John Cleese is a well known actor, comedian, writer, film producer and, as he says on his website, a very tall man. He was born in Weston-Super-Mare in 1939. He was a student and teacher at Clifton College in Bristol, before studying law at Cambridge, where he graduated with an upper second class honours degree.
He first achieved success at the Edinburgh Fringe Festival and as a scriptwriter and performer on The Frost Report. He is probably most famous for writing and performing in the sketch show Monty Python’s Flying Circus and the four Monty Python films: And Now for Something Completely Different, Monty Python and the Holy Grail, Monty Python’s Life of Brian and The Meaning of Life. Although, arguably, he is equally famous for co-writing and starring in the sitcom Fawlty Towers, which regrettably only ran for two series and twelve episodes.
He has also a long and very distinguished film career. He wrote and co-starred in A Fish Called Wanda and Fierce Creatures and has starred in over70 films, including Clockwise, two James Bond films, two Harry Potter films and three Shrek films. He has been nominated for an Oscar, a Golden Globe, won one Emmy award, nominated for a further three; won two Bafta awards and nominated for a further four. He has also had an asteroid, a lemur and a rubbish dump named after him.
John Cleese has always had an interest in politics. He co-founded The Secret Policeman’s Ball, which is a series of comedy shows put on to raise funds for the human rights organisation Amnesty International. He has also been a long-time supporter of the Liberal Democrats and has recorded several party political broadcasts for them. He supported Barack Obama’s presidential candidacy. He even volunteered his services as a speech writer. He criticised Republican Vice-Presidential candidate Sarah Palin, saying that “Michael Palin is no longer the funniest Palin”. Paddy Ashdown nominated him for a life peerage for his political services, but he declined because he realised this involved being in England during the winter, which was far too high a price to pay.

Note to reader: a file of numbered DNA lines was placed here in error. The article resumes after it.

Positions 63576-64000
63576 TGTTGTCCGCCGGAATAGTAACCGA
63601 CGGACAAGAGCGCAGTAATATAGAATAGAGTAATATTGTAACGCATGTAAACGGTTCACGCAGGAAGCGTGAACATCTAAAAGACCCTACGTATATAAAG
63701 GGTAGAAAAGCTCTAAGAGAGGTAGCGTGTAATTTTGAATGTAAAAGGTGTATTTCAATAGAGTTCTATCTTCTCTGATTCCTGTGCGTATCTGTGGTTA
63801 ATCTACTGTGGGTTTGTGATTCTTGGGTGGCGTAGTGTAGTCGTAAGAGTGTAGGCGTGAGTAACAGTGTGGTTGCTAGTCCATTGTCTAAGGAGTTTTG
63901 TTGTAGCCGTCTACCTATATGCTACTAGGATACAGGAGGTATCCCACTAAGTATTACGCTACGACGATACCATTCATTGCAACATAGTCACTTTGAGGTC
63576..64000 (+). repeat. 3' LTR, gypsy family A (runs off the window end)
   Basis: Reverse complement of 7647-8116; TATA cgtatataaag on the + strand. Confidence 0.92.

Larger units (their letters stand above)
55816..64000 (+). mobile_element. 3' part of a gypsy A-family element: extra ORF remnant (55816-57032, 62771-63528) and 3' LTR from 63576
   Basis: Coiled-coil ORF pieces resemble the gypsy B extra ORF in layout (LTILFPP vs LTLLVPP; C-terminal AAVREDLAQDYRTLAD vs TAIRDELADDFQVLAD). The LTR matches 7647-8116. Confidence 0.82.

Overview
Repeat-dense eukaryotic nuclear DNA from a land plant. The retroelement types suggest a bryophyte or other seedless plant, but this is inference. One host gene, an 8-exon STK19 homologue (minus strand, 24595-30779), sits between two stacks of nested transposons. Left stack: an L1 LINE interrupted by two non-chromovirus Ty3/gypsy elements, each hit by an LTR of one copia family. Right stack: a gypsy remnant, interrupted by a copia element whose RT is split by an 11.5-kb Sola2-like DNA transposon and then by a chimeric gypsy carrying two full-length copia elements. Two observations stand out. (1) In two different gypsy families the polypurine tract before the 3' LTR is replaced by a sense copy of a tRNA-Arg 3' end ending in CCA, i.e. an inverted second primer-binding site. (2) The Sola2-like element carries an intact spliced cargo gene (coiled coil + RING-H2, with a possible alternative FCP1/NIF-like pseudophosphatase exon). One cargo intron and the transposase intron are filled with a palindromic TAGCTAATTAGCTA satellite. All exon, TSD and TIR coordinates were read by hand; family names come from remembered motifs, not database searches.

What is less known is that John Cleese has always had a strong interest in psychology and has co-authored two books with Robin Skynner on relationships. The first Families and How to Survive Them is a description and analysis of how and why we fall in love; how we develop from babies to adults; how during this development we sometimes become “stuck” in childlike behaviour, and how all these things are influenced by previous generations of our families. The aim was to make accessible the psychological aspects of family behaviour and functioning. To explore what makes some families work and others fail, and how families can progress towards greater health and happiness. The second book Life and How To Survive It is written in a question and answer form, with John Cleese asking questions about relationships, and Robin Skynner answering them. The aim this time was to answer questions both psychologically and sociologically about why the world is the way it is and how this affects individuals. The book takes the reader on a journey into hidden consciousness and tries to explain why and how relationships do or do not work.
Finally John Cleese was Professor-at-Large at Cornell University from 1999 to 2006 and continues to be Visiting Professor at the same university. Chancellor, I present to you John Cleese who is eminently worthy to receive the Degree of Doctor of Clinical Psychology, honoris causa.
Dr Richard Joiner Orator